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Grunts: Inside the American Infantry Combat Experience, World War II Through Iraq Kindle Edition

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Length: 531 pages Word Wise: Enabled Enhanced Typesetting: Enabled

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Editorial Reviews

From Booklist

The author of the fine history of the 7th Infantry Regiment returns with another demonstration of his skill at narrating infantry combat. He offers a historical retrospective, contrasting different types of battle in which American “grunts” have been engaged. We have the easy victory on Guam in 1944, against poorly-organized Japanese, and the bloody slugging match against dug-in Japanese on Peleliu. The battle for the German city of Aachen in 1944 features the free and decisive use of superior American firepower, while more recently in Falujah, Iraq political constraints added to our casualties. Similarly, the Marine Combined Action Platoons are contrasted with larger and often less-effective operations. The book is clearly intended as an argument for a strong presence of well-trained infantry operating “up close and personal” with heavier firepower available as support but not substitute. Both readable and persuasive. --Roland Green

Review

"Urging better recognition of the critical role and central importance of the combat soldier, without whom he says no nation can be safe or strong... full of valuable insights."
-Kirkus

"...another demonstration of [John C. McManus's] skill at narrating infantry combat... Both readable and persuasive."
-Booklist

"A superb book-an American equivalent to John Keegan's The Face of Battle. I sincerely believe that Grunts is destined to be a classic...It's a powerful look into the hearts and minds of the American 'grunt,' the infantryman, the marine, the frontline warrior who exists at the crux of war, and is the true heart and soul of warfare."
-Lt. Col. Dave Grossman, U.S. Army (ret.), author of On Killing and On Combat

"A superbly written, highly fitting tribute to the courage and sacrifice of the unsung heroes who have shouldered the main burden of horrific combat-and suffered the lion's share of casualties-while fighting America's wars. McManus captures-with gritty, 'muddy boot' authenticity-the horrors of the real war fought by America's frontline soldiers and Marines. Reading Grunts is the closest you will get to experiencing actual infantry combat without getting shot at."
-Jerry D. Morelock, Ph.D., Col. U.S. Army, (Ret.), and Editor in Chief of Armchair General

"From Banzai charges on Pacific Islands to bombs in the streets of Baghdad, Grunts plunges us into the hellish, heroic world of the American Infantryman. This powerful book drives home the unfiltered ferocity of combat- and both the comradeship and loneliness of the soldier or Marine who pays the butcher's bill for plans concocted by men he'll never meet. When all of the new technologies have been exhausted, the infantryman's timeless lot is still to face death at close quarters. Author John C. McManus makes it shatteringly real, and Grunts is hypnotic history writing: honest, savage, heartbreaking and, ultimately, inspiring."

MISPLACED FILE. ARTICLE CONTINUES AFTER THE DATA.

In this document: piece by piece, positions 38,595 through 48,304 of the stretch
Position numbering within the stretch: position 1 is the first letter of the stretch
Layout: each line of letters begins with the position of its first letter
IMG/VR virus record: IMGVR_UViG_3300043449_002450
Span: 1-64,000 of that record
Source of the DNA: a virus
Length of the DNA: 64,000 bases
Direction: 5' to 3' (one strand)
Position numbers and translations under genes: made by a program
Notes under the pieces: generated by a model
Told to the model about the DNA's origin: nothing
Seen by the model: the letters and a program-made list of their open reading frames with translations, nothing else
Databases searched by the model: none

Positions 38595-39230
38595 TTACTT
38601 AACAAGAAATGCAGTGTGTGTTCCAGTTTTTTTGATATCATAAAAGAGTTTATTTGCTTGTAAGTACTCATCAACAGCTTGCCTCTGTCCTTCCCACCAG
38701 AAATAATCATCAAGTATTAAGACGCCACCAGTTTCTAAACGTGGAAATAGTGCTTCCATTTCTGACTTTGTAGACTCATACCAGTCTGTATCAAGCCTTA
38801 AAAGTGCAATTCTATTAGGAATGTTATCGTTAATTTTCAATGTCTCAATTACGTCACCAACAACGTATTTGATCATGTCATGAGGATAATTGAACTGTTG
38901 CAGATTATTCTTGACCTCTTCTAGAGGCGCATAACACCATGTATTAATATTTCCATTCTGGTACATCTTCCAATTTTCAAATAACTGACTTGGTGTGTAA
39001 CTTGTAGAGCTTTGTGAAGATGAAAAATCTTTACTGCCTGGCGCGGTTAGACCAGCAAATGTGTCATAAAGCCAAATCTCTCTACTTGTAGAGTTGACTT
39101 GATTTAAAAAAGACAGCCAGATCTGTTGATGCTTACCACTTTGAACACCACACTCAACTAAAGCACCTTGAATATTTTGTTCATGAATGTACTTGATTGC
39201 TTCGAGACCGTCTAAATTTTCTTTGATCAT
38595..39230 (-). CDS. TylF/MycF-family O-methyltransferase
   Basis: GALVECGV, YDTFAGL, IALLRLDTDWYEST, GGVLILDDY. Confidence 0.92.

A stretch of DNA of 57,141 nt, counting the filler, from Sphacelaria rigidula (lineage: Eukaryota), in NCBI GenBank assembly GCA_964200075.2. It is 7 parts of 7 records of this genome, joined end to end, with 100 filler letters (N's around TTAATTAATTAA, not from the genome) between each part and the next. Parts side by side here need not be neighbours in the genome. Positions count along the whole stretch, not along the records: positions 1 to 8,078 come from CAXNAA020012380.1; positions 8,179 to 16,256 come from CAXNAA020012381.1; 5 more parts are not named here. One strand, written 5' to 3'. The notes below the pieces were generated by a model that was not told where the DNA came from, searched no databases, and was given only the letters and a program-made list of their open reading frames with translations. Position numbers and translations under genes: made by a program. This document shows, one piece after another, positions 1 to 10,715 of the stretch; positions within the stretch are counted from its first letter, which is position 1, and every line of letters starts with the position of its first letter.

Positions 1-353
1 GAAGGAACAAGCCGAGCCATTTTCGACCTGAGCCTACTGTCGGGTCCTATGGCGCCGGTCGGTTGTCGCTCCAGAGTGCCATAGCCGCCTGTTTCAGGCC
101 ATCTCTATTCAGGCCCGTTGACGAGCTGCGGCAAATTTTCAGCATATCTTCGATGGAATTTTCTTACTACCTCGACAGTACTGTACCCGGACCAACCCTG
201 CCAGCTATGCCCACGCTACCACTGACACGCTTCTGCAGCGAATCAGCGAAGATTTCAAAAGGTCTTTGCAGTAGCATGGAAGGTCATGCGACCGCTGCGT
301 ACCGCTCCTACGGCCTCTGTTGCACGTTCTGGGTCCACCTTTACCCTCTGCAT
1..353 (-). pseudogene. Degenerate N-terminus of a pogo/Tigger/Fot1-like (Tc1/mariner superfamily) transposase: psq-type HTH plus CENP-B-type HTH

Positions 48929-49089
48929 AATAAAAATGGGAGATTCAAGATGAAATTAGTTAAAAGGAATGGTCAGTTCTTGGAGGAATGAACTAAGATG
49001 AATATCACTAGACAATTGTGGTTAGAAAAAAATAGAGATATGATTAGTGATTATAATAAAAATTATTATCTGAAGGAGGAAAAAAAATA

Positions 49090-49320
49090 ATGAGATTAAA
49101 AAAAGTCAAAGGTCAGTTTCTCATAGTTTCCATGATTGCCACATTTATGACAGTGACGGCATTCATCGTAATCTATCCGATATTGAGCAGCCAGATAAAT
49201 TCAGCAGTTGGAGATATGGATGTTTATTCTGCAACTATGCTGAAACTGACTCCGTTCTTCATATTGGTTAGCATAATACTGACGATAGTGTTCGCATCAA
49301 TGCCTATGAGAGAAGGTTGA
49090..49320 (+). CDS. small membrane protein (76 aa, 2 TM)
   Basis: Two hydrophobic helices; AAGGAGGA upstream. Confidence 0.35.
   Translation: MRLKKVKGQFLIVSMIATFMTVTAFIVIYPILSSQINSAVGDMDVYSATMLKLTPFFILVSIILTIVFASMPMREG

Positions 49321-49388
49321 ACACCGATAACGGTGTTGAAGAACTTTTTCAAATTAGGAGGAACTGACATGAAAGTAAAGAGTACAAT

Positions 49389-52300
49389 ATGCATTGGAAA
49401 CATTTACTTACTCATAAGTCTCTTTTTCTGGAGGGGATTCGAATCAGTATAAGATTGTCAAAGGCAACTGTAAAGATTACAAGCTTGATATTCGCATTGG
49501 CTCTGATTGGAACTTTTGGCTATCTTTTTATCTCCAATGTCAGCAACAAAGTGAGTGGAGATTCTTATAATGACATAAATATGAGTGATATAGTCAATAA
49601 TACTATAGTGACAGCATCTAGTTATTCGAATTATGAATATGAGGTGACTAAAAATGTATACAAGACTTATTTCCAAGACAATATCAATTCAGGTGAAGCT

-Ralph Peters, Fox News Strategic Analyst and author of The War After Armageddon

"A literary and historical achievement of the highest order, Grunts illuminates the experience of the American GI better than any book I have read in years. Using battles such as Peleliu and Fallujah, John McManus brilliantly proves, using the participants' own words, that the American warrior, not technology, wins wars."
-Patrick K. O'Donnell, author of Give Me Tomorrow

"Too frequently historians take humanity out of war. McManus skillfully puts man back into the history of America's recent wars, reminding us that man is still the determining factor."
-Adrian R. Lewis, Professor, University of Kansas

"John C. McManus's Grunts contains some of the most vivid accounts of close combat ever recorded in literature. The reader has the sense of being actually present in the battles. His descriptions show precise details of combat at the closest personal levels and with absolute authenticity."
-Bevin Alexander, combat historian in the Korean War and author of Inside the Nazi War Machine

Product Details

  • File Size: 4623 KB
  • Print Length: 531 pages
  • Publisher: NAL; Reprint edition (July 22, 2010)
  • Publication Date: August 3, 2010
  • Sold by: Penguin Group (USA) LLC
  • Language: English
  • ASIN: B003QMLBZM
  • Text-to-Speech: Enabled
  • X-Ray:
  • Word Wise: Enabled
  • Lending: Not Enabled
  • Enhanced Typesetting: Enabled
  • Amazon Best Sellers Rank: #210,681 Paid in Kindle Store (See Top 100 Paid in Kindle Store)
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Most Helpful Customer Reviews

15 of 15 people found the following review helpful By wogan TOP 500 REVIEWER on August 9, 2010
Format: Hardcover
My father was a sergeant in the army and flew 63 missions in WWII. To the end of his long career when anyone raised their eyebrows in awe at his decorations and wanted to hear tales of glory; he said we just helped the ground pounders win the war - always has been them - always will.